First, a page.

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"The Scary Palpitations"

Updated: Jun 27

This is the ECG of a 19 years old male who presented to ED with recurrent episodes of palpitations.

No chest pain or breathlessness at any point in time.

No old ECGs for comparison.

Currently completely asymptomatic.


This is the ECG of the patient when asymptomatic in between the episodes.



Then the patient suddenly developed another episode of palpitations, so another ECG was done, this is what you found.


Courtesy to Dr. Chris Beng, Emergency Medicine Consultant, UK.


What is your diagnosis of the underlying condition?


Let's analyze the presentation first:


This is an excellent case to cover one of the most important D.D. in Emergency Cardiology, which is the D.D. of syncope/pre-syncope/palpitations from the ECG perspective.


When you interpret an ECG of a syncope/pre-syncope/palpitations patient, & before you call it normal, you must first rule out:


1) ACS.

2) Arrhythmias, heart blocks.

3) Pulmonary Embolism.

4) 2 Abnormal intervals:

- Long / Short PR interval.

- Long / Short QT interval.

5) 3 Genetic problems:

- Hypertrophic Cardiomyopathy (HCM).

- Brugada Syndrome.

- Arrhythmogenic Right Ventricular Dysplasia (ARVD)


Now, Let's analyze the ECG:


If you look carefully at the above ECG (with no VT), you will notice the presence of the following abnormalities:


  • T wave inversion in V1-V3.


  • Epsilon wave in V2 (a funny wave at the end of the complex & beginning of the ST segment).


  • When you look at the VT ECG, you will notice that it has a LBBB morphology.


If you combine all of the above, you will easily find the underlying diagnosis.


The Answer:


  • This was a case of Arrhythmogenic Right Ventricular Cardiomyopathy (ARVC).

  • Also known as Arrhythmogenic Right Ventricular Dysplasia (ARVD).


Discussion:


  • It is the second most common cause of sudden cardiac death in young people (after HOCM), causing up to 20% of sudden cardiac deaths in patients < 35 years of age.

  • Typically inherited as an autosomal dominant (AD) disease, more common in men than women (3:1), and in people of Italian or Greek descent.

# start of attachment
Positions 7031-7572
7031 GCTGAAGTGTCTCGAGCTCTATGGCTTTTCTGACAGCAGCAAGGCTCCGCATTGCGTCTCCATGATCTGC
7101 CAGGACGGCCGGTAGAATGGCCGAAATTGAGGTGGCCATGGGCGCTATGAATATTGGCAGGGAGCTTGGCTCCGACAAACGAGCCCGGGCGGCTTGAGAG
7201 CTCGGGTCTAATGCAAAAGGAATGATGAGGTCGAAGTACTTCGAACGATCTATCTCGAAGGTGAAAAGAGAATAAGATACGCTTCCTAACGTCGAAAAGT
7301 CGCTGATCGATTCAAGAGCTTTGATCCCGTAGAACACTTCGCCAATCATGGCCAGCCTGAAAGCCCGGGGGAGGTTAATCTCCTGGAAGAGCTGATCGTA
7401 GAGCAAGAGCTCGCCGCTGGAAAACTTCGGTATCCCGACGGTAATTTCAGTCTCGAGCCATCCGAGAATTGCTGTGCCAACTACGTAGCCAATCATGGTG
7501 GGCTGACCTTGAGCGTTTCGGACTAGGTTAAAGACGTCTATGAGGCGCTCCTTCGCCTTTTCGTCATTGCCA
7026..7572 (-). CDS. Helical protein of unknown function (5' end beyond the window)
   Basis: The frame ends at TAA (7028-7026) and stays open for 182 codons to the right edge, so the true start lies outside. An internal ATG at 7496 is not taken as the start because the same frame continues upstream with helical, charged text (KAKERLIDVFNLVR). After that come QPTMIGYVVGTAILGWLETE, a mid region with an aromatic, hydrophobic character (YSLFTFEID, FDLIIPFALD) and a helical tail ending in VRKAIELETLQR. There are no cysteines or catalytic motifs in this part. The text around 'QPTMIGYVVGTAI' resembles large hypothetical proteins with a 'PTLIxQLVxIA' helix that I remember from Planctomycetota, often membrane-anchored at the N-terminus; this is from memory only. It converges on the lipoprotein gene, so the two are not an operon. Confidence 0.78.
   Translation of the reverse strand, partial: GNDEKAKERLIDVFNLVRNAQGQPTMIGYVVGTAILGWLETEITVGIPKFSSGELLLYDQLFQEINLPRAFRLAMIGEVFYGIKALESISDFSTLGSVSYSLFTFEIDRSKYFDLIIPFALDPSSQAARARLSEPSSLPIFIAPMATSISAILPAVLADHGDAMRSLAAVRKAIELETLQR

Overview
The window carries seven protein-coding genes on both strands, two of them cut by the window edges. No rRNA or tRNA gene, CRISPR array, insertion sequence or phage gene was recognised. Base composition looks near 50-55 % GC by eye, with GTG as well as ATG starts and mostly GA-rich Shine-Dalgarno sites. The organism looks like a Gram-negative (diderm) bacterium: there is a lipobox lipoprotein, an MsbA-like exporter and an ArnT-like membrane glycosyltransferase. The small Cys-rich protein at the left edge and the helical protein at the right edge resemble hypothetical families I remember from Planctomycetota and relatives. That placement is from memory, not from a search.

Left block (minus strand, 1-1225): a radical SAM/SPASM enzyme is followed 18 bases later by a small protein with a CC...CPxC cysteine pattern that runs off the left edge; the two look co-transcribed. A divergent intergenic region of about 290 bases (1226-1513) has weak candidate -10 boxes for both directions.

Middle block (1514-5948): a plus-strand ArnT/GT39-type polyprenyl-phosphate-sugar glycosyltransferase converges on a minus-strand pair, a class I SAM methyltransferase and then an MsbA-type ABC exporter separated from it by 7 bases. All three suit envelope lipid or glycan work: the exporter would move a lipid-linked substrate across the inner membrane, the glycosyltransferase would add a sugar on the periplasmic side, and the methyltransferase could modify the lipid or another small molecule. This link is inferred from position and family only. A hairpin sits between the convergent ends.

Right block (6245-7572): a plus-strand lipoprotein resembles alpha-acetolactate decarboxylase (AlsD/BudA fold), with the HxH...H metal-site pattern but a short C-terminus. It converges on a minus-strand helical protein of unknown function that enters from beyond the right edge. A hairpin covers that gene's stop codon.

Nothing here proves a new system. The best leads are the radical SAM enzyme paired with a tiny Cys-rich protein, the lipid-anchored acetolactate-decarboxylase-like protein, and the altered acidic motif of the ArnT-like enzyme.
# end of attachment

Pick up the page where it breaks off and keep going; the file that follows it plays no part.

• Estimated to affect approximately 1 in 5,000 people overall. (not as uncommon as you might think).

Pathogenesis:


  • Characterized pathologically by fibro-fatty replacement of the right ventricular myocardium, resulting in paroxysmal ventricular arrhythmias and sudden cardiac death.


ECG findings:


  • ARVD is associated with characteristic ECG abnormalities:


  1. Epsilon wave (most specific finding, seen in 30% of patients).

  2. T wave inversions in V1-3 (85% of patients).

  3. Prolonged S-wave upstroke in V1-3 (95% of patients).

  4. Localized QRS widening in V1-3.

  5. Paroxysmal episodes of ventricular tachycardia with LBBB morphology (e.g. right ventricular VT).


When ARVC patients develop Ventricular Tachycardia (VT), it has LBBB morphology.


Let's talk about some basics first to be able to understand the above statement.


  • FACT number 1: With any LBBB, the right ventricle is stimulated first (as the left bundle is blocked), & this results in this shape in V1.


  • FACT number 2: With any RBBB, the left ventricle is stimulated first (as the right bundle is blocked), & this results in this shape in V1.


There are many applications to these 2 simple facts:


1) Any PVC with RBBB morphology is coming from the left ventricle (the left ventricle is stimulated 1st, just like RBBB) & vice versa.


2) With pre-excitation syndrome, if the accessory pathway is in the left side, the ECG will be with RBBB morphology (& vice versa).


3) If the focus of the VT is coming from the right ventricle, the complexes with take the shape of LBBB as the right ventricle is stimulated first (& vice versa).


This is an example of a VT coming from the left ventricle (left ventricle is stimulated 1st = same as RBBB = RBBB morphology)



ARVC is a good example of a VT that comes from the right ventricle, this is where the pathology is, i.e. (right ventricle is stimulated 1st = same as LBBB = LBBB morphology).



This particular patient was known to have ARVC & all his VTs self self-terminated which made our life much easier.


Fontaine leads


Fontaine bipolar precordial leads (F-ECG) are used to increase the sensitivity of epsilon wave detection. Leads are placed as shown:

  • Right Arm (RA) over the manubrium.

  • Left Arm (LA) over the xiphoid process.

  • and Left Leg (LL) in the standard V4 position (5th ICS MCL).



Investigations:


  • Echo: dilated, hypokinetic right ventricle.

  • Cardiovascular MRI: investigation of choice, fibrofatty infiltration and thinning of the RV myocardium.


Treatment:


  1. Anti-arrhythmic drugs: beta-blockers (Sotalol) or amiodarone.

  2. Anticoagulants: to prevent thrombus formation due to RV hypokinesis.

  3. Radiofrequency ablation of conduction pathways may be attempted.

  4. Implantable cardioverter-defibrillator (ICD).

  5. In severe cases, cardiac transplantation may be required.


Here is a link to the video that discusses the case above


For references & further readings about ARVC:



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